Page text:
A Knight’s Largesse

October 31, 2019

The virtue—the true chivalrous virtue—is liberality, and, to use the proper word, largesse. This beautiful term, largesse, is French as well as Christian, and it expresses a good deal in our language. Would you sum up the praise of a knight in “two words”? They say of him that he is courteous and wise, and larges pour donner. There is also in Corneille a line which equals this dissyllable in beauty—

“A hennor fere doit chascuns estre larges.”

One of the most striking examples of largesse is presented to us in this grand scene which an unknown poet has depicted at the commencement of the Chanson d’Aspremont. Naimes, who had nobly undertaken to speak to Charlemagne, firmly said to him—

“Do not be stingy in your expenditure, even though not a farthing may remain in your coffers. Give my property first, and distribute it chiefly amongst the poor knights, so that their wives may benefit by it. The old counsellor did not fail to point his moral, and exclaim—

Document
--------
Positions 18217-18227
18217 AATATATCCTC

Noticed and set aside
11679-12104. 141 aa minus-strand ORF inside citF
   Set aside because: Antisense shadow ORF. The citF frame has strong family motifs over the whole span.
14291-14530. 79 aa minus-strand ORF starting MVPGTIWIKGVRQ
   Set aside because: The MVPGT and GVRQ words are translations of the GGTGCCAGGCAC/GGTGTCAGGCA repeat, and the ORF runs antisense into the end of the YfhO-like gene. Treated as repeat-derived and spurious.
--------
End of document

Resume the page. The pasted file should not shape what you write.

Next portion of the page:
“Tant en donez as grans et as munus

Que tuit s’en aillent de joie revestu.”

And the poet adds—

“Tiels i vint fix de povre vavasor

Qui au partir resemblera comtor.”

In fifty, in a hundred of our romances we find the same appeals, warm and impressive, to all poor knights. “Come, and you will be rich.” They came, and were enriched.

“Let all poor knights approach,” said Charles, on another occasion is this same romance of Aspremont; and there were distributed to them chargers and palfreys, furs and stuffs, sparrowhawks, falcons, gold and silver. “Let all those who have neither land nor tenure, go see Fouchier, my relative, and he will enrich the poorest amongst them.”

Guy de Lusignan, count of Tripoli.Thus spoke Don Fouque, a messenger from Girart de Roussillon, at the time when the great struggle was proceeding between himself and the emperor.

But there may be in this last suggestion some little cunning and diplomacy, and we prefer to stop before the spectacle of the hero of the first crusade, before the noble Baudoin, who, ere he departed for the Holy Land, had listended piously to his mother’s advise—

“Give freely!” and he did give so freely and to such an extent that he was one day obliged to go and request a loan from Tancred.

León Gautier, Chivalry, trans. Henry Frith (London: George Routledge and Sons, Ltd., 1891), 70–1.

 

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